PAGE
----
11. Insightful monitoring of natural flood risk management features using a low-cost and participatory approach

    NASA Astrophysics Data System (ADS)

    Starkey, Eleanor; Barnes, Mhari; Quinn, Paul; Large, Andy

    2016-04-01

    Pressures associated with flooding and climate change have significantly increased over recent years. Natural Flood Risk Management (NFRM) is now seen as being a more appropriate and favourable approach in some locations. At the same time, catchment managers are also encouraged to adopt a more integrated, evidence-based and bottom-up approach. This includes engaging with local communities. Although NFRM features are being more readily installed, there is still limited evidence associated with their ability to reduce flood risk and offer multiple benefits. In particular, local communities and land owners are still uncertain about what the features entail and how they will perform, which is a huge barrier affecting widespread uptake. Traditional hydrometric monitoring techniques are well established but they still struggle to successfully monitor and capture NFRM performance spatially and temporally in a visual and more meaningful way for those directly affected on the ground. Two UK-based case studies are presented here where unique NFRM features have been carefully designed and installed in rural headwater catchments. This includes a 1km2 sub-catchment of the Haltwhistle Burn (northern England) and a 2km2 sub-catchment of Eddleston Water (southern Scotland). Both of these pilot sites are subject to prolonged flooding in winter and flash flooding in summer. This exacerbates sediment, debris and water quality issues downstream. Examples of NFRM features include ponds, woody debris and a log feature inspired by the children's game 'Kerplunk'. They have been tested and monitored over the 2015-2016 winter storms using low-cost techniques by both researchers and members of the community ('citizen scientists'). Results show that monitoring techniques such as regular consumer specification time-lapse cameras, photographs, videos and 'kite-cams' are suitable for long-term and low-cost monitoring of a variety of NFRM features. These techniques have been compared against

  12. VME system monitor board

    SciTech Connect

    1996-02-01

    Much of the machinery throughout the APS will be controlled by VME based computers. In order to increase the reliability of the system, it is necessary to be able to monitor the status of each VME crate. In order to do this, a VME System Monitor was created. In addition to being able to monitor and report the status (watchdog timer, temperature, CPU (Motorola MVME 167) state (status, run, fail), and the power supply), it includes provisions to remotely reset the CPU and VME crate, digital I/O, and parts of the transition module (serial port and ethernet connector) so that the Motorla MVME 712 is not needed. The standard VME interface was modified on the System Monitor so that in conjunction with the Motorola MVME 167 a message based VXI interrupt handler could is implemented. The System Monitor is a single VME card (6U). It utilizes both the front panel and the P2 connector for I/O. The front panel contains a temperature monitor, watchdog status LED, 4 general status LEDs, input for a TTL interrupt, 8 binary inputs (24 volt, 5 volt, and dry contact sense), 4 binary outputs (dry contact, TTL, and 100 mA), serial port (electrical RS-232 or fiber optic), ethernet transceiver (10 BASE-FO or AUI), and a status link to neighbor crates. The P2 connector is used to provide the serial port and ethernet to the processor. In order to abort and read the status of the CPU, a jumper cable must be connected between the CPU and the System Monitor.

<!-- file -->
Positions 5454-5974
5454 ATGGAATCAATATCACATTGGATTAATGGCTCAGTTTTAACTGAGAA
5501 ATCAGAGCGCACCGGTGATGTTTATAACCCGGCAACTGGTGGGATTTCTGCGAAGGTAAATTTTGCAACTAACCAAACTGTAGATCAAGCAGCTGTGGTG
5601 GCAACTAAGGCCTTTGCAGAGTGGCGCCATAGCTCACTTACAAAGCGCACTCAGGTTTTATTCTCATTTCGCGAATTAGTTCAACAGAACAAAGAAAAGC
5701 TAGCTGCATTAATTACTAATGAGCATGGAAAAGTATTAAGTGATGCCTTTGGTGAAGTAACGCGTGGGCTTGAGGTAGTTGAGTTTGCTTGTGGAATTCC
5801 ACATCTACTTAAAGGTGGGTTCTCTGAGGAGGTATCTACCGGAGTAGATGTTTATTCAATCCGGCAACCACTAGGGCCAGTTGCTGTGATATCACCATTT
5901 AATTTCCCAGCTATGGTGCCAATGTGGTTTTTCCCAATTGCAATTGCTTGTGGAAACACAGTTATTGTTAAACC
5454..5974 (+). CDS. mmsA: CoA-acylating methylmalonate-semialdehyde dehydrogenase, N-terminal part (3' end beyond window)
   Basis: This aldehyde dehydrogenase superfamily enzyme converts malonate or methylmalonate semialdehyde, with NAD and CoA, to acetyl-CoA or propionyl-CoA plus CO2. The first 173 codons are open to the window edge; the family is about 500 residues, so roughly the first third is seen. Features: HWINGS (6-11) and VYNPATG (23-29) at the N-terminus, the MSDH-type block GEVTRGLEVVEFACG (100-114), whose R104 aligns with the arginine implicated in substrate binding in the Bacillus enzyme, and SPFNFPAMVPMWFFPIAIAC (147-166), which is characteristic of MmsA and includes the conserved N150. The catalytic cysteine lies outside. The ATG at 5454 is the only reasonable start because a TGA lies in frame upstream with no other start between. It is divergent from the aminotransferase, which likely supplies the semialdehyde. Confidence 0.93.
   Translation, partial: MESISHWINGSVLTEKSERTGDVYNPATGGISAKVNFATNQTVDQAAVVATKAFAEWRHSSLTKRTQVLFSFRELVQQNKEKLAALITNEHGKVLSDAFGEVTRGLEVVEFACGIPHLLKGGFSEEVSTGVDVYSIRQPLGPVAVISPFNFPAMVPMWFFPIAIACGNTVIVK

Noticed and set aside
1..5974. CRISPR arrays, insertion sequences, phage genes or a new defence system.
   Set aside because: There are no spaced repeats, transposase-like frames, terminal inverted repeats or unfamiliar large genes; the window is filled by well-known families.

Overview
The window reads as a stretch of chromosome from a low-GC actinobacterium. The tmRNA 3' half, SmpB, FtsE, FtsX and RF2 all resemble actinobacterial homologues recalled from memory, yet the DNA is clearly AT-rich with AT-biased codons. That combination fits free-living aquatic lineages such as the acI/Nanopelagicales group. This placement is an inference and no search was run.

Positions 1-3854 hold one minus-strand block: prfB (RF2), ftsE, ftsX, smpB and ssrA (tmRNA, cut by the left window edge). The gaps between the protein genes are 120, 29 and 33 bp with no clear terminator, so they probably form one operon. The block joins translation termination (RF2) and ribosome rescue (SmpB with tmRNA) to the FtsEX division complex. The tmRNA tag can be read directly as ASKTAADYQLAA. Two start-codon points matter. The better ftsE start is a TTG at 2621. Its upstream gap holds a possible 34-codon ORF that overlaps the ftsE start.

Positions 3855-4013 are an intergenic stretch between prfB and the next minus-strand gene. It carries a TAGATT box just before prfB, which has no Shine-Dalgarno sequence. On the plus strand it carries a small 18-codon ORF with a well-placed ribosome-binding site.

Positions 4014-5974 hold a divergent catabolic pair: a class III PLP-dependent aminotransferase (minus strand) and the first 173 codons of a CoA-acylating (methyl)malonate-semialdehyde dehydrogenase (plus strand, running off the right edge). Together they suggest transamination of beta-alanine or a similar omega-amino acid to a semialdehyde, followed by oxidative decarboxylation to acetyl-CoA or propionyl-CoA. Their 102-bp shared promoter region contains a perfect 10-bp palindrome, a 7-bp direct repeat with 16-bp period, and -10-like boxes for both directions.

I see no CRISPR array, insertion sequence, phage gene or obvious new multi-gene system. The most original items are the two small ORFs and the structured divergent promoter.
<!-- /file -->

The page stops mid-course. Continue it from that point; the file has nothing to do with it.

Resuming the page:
13. An operational real-time flood forecasting system in Southern Italy

    NASA Astrophysics Data System (ADS)

    Ortiz, Enrique; Coccia, Gabriele; Todini, Ezio

    2015-04-01

    A real-time flood forecasting system has been operating since year 2012 as a non-structural measure for mitigating the flood risk in Campania Region (Southern Italy), within the Sele river basin (3.240 km2). The Sele Flood Forecasting System (SFFS) has been built within the FEWS (Flood Early Warning System) platform developed by Deltares and it assimilates the numerical weather predictions of the COSMO LAM family: the deterministic COSMO-LAMI I2, the deterministic COSMO-LAMI I7 and the ensemble numerical weather predictions COSMO-LEPS (16 members). Sele FFS is composed by a cascade of three main models. The first model is a fully continuous physically based distributed hydrological model, named TOPKAPI-eXtended (Idrologia&Ambiente s.r.l., Naples, Italy), simulating the dominant processes controlling the soil water dynamics, runoff generation and discharge with a spatial resolution of 250 m. The second module is a set of Neural-Networks (ANN) built for forecasting the river stages at a set of monitored cross-sections. The third component is a Model Conditional Processor (MCP), which provides the predictive uncertainty (i.e., the probability of occurrence of a future flood event) within the framework of a multi-temporal forecast, according to the most recent advancements on this topic (Coccia and Todini, HESS, 2011). The MCP provides information about the probability of exceedance of a maximum river stage within the forecast lead time, by means of a discrete time function representing the variation of cumulative probability of exceeding a river stage during the forecast lead time and the distribution of the time occurrence of the flood peak, starting from one or more model forecasts. This work shows the Sele FFS performance after two years of operation, evidencing the added-values that can provide to a flood early warning and emergency management system.